Decolonising The Mind Ngugi Analysis

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“Decolonising the Mind: the Politics of Language in African Literature”, written by the Kenyan writer and post colonist theorist, presents the personal testimony of an author who has fought a long battle of his own to undo the colonization of his mind. Decolonising the Mind can be called as Ngugi’s contribution to the debate on the choice of language in a post-colonial country. In this book he argues that Africa will be able to break free from the clutches of Western control over its resources and culture only when the use of European languages is replaced by native languages. At the same time the book presents a historical analysis of imperialism and underdevelopment; and of the use of language as an instrument of subversion of personal…show more content…
It is also a book on the historical development of orature and literature in Africa. Finally, it is an essay in literary theory and criticism on the role of the artist in society. While Ngugi writes about Africa, his analysis applies to all the Third World.He begins with a personal statement: “in 1971 I published Petals of Blood and said farewell to the English language as a vehicle of my writing of plays, novels and short stories… however, I continued writing explanatory prose in English…This book, Decolonising the Mind is my farewell to English as a vehicle for any of my writings. From now on it is Gikuyu and Kiswahili all the way”

Ngugi discusses the way language is a carrier of culture and how the use of a foreign language alienates an individual from his/her own culture. Ngugi explores how alienation from one’s native culture is accompanied with a hatred for it, and a reverence for the
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The work also mentions how the colonizer came armed with Bible and the gun. The speakers of local languages were made to feel ashamed of their own languages. However, to do this, they themselves became masters of African languages, reducing them to writing and authoring the first ever dictionaries and grammars in these languages. They talked to the colonies being oral culture and yet put the Christian Bible in unlimited quantities in even the tiniest African language. The language of the colonizer became the language of education and culture, and of institutions of governance. Thereby, the colonized were denied “control of their tool and self-definition.” They were disassociated from their history-carried-in-language; and they are disallowed a role in making their own history in the present. There was an “epistemological break” that made reflection on their own lives impossible which lead to the dulling sensibilities and to the loss of creativity.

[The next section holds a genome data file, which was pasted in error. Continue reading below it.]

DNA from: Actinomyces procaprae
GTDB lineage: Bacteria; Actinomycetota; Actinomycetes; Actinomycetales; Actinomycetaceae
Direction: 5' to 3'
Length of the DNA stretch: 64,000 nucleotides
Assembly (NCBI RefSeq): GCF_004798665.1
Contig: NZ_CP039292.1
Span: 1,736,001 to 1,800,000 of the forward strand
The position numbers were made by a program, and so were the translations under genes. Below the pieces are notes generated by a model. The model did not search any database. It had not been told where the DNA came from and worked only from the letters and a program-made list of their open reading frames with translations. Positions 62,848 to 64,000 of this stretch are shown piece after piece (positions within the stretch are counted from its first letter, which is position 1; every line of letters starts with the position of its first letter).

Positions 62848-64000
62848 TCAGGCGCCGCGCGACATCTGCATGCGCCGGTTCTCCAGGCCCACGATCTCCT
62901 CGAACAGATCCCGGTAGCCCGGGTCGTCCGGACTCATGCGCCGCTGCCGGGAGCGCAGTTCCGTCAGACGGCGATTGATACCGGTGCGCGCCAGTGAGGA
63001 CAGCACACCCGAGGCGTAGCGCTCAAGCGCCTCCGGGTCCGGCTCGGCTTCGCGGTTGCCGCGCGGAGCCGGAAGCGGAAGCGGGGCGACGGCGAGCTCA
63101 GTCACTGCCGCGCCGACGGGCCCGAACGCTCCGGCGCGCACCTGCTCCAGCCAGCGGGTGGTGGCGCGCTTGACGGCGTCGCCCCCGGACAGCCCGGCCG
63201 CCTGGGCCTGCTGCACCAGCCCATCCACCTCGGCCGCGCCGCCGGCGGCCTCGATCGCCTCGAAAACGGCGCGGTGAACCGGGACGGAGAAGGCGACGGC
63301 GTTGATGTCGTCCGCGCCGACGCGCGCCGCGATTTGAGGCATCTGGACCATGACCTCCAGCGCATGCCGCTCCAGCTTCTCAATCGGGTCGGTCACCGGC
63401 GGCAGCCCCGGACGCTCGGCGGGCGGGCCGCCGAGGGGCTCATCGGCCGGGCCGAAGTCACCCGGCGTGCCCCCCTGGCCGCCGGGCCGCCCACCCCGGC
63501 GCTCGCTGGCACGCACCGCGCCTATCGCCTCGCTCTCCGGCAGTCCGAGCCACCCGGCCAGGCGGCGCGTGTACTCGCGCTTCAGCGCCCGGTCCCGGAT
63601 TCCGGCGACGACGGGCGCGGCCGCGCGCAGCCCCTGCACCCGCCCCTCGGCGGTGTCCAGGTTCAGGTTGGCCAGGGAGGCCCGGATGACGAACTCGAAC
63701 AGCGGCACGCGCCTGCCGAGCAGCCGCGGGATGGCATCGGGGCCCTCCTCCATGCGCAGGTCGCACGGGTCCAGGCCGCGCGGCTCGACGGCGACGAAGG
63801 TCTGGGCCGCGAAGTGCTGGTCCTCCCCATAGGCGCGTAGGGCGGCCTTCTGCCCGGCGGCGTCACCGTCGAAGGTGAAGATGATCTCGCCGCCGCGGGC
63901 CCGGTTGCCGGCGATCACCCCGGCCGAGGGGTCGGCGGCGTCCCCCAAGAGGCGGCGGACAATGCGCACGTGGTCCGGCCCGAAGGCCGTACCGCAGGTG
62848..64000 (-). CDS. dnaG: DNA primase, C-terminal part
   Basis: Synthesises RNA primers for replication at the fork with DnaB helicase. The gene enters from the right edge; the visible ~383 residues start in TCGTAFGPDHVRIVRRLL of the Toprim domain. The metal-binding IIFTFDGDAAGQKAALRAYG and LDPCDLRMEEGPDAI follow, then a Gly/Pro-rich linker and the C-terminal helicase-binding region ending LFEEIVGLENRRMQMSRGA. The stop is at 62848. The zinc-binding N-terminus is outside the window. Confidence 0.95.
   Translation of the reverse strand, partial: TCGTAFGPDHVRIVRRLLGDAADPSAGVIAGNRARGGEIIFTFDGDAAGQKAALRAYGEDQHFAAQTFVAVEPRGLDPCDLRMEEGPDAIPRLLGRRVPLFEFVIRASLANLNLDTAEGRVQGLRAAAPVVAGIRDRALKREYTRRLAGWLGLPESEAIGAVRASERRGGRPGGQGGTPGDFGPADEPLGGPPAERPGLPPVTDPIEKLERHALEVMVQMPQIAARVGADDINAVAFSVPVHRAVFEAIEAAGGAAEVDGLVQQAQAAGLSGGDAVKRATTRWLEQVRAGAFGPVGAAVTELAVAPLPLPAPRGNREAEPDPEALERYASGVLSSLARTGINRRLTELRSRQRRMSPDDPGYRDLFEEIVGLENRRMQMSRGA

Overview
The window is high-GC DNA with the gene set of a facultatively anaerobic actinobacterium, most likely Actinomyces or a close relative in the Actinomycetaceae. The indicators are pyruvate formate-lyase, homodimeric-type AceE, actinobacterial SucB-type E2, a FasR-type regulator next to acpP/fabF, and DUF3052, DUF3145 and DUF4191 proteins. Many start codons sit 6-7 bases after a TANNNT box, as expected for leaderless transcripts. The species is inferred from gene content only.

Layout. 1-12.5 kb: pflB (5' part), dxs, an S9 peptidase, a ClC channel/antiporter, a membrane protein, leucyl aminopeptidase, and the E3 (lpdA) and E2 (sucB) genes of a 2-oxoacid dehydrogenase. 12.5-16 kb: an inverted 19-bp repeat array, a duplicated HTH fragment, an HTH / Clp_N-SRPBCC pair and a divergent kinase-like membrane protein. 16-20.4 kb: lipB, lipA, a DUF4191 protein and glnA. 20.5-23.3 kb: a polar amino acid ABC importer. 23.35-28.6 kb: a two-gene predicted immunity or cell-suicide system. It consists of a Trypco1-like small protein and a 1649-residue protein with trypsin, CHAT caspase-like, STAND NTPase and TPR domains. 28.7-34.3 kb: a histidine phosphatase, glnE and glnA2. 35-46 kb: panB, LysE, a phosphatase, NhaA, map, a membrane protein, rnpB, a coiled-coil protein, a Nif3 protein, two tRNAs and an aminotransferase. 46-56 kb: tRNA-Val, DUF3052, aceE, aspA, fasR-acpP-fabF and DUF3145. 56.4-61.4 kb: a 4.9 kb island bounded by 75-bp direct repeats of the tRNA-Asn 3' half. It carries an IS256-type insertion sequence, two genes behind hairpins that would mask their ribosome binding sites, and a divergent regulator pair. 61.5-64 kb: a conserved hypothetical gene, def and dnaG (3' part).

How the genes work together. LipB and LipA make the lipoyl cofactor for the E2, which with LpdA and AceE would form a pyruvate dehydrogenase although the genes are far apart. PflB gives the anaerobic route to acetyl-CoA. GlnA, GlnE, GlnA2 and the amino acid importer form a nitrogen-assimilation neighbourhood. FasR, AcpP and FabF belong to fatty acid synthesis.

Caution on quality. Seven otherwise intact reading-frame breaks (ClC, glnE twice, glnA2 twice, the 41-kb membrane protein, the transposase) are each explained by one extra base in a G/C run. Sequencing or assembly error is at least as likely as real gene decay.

Ngugi Wa Thiong’o makes the call to African writers to begin writing literature in their own languages, and to make sure that literature is connected to their people’s revolutionary struggles for liberation from their (neo) colonial contexts. Echoing Fanon, he claims that this amalgam makes writers most dangerous to colonial powers, when they begin to speak to the

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